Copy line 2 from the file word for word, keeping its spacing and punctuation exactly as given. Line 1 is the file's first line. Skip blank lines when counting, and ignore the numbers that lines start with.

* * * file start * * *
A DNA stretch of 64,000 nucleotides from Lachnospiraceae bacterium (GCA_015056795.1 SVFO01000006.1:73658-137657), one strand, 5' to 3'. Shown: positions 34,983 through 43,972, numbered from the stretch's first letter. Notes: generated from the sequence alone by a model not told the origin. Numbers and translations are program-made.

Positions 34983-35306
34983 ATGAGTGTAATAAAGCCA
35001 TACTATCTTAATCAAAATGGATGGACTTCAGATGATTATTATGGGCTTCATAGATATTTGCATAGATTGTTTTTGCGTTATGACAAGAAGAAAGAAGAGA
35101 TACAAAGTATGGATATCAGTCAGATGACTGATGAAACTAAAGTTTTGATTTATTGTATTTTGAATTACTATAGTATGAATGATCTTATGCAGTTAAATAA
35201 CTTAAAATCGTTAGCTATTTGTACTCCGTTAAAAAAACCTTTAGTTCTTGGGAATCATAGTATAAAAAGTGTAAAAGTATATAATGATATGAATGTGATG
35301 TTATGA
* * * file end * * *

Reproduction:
Positions 34983-35306